which has so many echoes in Hart’s book that it seems likely that at some point he read it and absorbed it. “Paul’s Case” is the Act One he might have written had he wanted to succumb to his depression. It tells of a lonely, opera-loving high-school student in Pittsburgh whose only joy is working nights as an usher at that city’s Carnegie Hall and whose only friend is a young actor at a local stock company. Paul’s nocturnal love affair with the opera and the theater, Cather writes, was his “fairy tale, and it had for him all the allurement of a secret love.” When, after work, he stands before the glittering hotel that houses “all the actors and singers,” he wonders whether he’s “destined always to shiver in the black night outside, looking up at it.” And so Paul steals some cash and runs away to New York, where he sets out on what can only be described as a Moss Hart binge: He shops for a flashy new wardrobe, buys a scarf pin at Tiffany’s, secures a suite at the Waldorf-Astoria, and falls in with a Yale undergrad, “a wild San Francisco boy,” with whom he stays out until dawn.
And we all know what that means.
Paul is psychologically fragile (“his eyes were remarkable for a certain hysterical brilliancy”) and, like Cather, he may well be gay (“there was something about the boy which none of them understood”), but in any case he is doomed.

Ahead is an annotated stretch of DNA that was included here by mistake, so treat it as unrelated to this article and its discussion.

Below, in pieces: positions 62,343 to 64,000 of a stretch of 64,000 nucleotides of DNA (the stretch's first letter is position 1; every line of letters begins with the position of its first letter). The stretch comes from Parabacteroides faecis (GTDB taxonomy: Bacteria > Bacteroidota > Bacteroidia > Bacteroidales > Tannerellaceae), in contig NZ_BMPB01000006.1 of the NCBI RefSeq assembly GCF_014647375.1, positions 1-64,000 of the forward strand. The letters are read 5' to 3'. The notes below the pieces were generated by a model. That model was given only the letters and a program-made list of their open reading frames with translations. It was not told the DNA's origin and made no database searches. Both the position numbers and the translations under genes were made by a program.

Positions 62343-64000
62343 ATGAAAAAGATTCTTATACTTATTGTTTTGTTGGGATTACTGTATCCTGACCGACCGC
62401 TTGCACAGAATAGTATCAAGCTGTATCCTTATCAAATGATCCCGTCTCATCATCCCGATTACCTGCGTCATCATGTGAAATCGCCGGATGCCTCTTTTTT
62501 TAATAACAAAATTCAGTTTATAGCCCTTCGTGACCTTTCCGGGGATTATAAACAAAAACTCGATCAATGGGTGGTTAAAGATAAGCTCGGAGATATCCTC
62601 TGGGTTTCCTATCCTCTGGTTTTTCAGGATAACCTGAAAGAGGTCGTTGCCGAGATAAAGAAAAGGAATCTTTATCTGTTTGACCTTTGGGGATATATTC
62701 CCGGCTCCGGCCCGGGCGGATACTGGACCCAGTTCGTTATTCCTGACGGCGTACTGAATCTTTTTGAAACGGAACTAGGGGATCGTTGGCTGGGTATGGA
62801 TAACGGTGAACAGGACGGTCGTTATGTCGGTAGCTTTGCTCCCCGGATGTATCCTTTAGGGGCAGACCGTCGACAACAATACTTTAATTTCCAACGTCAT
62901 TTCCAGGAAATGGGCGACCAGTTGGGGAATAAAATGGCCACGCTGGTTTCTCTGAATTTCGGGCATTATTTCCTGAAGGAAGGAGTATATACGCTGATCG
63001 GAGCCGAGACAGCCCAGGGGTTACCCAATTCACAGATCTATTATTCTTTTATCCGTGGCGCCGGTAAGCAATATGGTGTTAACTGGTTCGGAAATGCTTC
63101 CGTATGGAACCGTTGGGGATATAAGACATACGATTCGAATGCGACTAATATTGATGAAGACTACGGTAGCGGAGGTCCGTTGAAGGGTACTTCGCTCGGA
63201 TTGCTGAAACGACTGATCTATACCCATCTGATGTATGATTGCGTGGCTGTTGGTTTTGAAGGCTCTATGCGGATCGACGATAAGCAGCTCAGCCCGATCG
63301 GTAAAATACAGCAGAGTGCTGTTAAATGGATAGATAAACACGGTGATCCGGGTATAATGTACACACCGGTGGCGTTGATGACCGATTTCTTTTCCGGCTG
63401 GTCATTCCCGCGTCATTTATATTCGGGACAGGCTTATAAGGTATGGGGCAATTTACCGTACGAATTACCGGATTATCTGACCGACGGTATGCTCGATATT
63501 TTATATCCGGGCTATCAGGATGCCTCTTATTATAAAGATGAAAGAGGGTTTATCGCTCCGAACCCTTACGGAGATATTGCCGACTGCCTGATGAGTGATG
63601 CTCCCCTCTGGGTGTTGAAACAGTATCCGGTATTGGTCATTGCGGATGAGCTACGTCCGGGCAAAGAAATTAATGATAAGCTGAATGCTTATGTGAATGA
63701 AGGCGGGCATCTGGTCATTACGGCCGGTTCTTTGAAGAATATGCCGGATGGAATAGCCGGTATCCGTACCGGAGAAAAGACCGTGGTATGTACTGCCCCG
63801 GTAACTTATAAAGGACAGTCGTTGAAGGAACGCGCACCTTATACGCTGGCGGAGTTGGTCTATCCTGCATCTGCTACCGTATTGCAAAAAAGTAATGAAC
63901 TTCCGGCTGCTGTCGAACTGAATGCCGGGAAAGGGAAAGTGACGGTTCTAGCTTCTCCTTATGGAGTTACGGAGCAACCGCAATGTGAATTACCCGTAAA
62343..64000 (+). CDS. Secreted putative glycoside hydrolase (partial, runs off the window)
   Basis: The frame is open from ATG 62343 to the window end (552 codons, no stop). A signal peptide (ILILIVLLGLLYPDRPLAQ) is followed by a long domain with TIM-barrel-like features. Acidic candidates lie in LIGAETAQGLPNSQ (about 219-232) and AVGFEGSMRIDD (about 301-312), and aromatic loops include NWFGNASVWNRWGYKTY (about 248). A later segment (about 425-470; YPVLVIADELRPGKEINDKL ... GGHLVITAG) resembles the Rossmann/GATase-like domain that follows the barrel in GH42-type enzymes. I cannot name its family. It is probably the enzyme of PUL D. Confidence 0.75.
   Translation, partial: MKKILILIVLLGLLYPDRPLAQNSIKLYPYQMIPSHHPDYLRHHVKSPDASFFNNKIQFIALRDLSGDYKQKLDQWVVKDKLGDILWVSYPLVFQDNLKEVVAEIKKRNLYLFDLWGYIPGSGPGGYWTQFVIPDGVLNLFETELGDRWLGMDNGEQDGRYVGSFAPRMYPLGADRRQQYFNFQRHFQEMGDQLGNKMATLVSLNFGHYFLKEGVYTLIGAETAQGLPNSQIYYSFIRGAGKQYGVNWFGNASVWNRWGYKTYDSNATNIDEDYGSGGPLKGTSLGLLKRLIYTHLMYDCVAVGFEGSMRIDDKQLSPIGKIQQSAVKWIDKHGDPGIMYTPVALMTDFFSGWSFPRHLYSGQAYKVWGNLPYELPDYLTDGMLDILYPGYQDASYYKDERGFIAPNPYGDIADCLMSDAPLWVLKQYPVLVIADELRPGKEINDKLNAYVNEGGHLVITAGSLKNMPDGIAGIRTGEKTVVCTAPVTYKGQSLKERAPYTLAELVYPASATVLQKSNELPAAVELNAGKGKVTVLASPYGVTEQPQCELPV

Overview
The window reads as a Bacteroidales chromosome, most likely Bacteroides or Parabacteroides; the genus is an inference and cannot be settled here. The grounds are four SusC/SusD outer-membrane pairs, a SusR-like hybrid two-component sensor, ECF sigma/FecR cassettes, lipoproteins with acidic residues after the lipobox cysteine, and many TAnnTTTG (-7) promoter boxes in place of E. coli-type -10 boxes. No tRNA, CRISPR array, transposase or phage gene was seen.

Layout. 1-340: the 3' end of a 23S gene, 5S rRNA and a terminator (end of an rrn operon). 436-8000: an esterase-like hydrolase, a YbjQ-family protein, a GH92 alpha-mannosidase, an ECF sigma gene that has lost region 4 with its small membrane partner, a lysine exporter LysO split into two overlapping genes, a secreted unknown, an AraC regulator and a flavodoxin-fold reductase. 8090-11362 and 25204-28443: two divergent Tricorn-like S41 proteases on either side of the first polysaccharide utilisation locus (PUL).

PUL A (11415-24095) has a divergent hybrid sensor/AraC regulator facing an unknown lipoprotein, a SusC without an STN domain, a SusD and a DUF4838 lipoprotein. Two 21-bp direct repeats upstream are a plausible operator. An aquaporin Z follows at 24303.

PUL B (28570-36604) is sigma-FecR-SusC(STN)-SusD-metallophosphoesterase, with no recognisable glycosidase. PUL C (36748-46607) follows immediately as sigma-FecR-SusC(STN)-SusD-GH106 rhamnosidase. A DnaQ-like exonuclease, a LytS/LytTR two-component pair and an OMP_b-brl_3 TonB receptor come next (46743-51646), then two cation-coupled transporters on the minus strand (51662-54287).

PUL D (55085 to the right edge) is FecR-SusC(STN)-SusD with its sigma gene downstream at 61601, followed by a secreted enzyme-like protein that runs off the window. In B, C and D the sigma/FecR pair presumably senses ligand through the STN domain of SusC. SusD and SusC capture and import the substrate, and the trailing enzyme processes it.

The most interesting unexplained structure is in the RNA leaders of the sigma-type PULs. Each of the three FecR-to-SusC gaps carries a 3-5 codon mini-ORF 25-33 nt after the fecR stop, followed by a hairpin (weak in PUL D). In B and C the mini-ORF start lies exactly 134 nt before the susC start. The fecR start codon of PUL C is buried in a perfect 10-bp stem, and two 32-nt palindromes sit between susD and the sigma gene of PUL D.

For kids of my generation, “Paul’s Case” was the one and only gay story that was actually taught in school.
Even a writer as farsighted as Cather could see no way out for her lost boy in a story first published in McClure’s magazine the year after Moss was born
It’s a long way from “Paul’s Case” to a contemporary coming-of-age tale like Better Nate Than Ever, in which a probably gay
eighth-grade theater geek runs away from Pittsburgh to Broadway and finds that there is a place he can feel at home after all.
Forget the “probably” Frank.
That’s a cultural sea change that has played out in America over a century. As a large new audience of theatergoers and readers may soon discover, the rocky road between then and now was never illuminated with greater sympathy or at greater cost than by Moss Hart, both by how he lived his life and how he chose to tell his story in the radiant pages of Act One.
It’s pretty obvious who’s going to sing us out, isn’t it?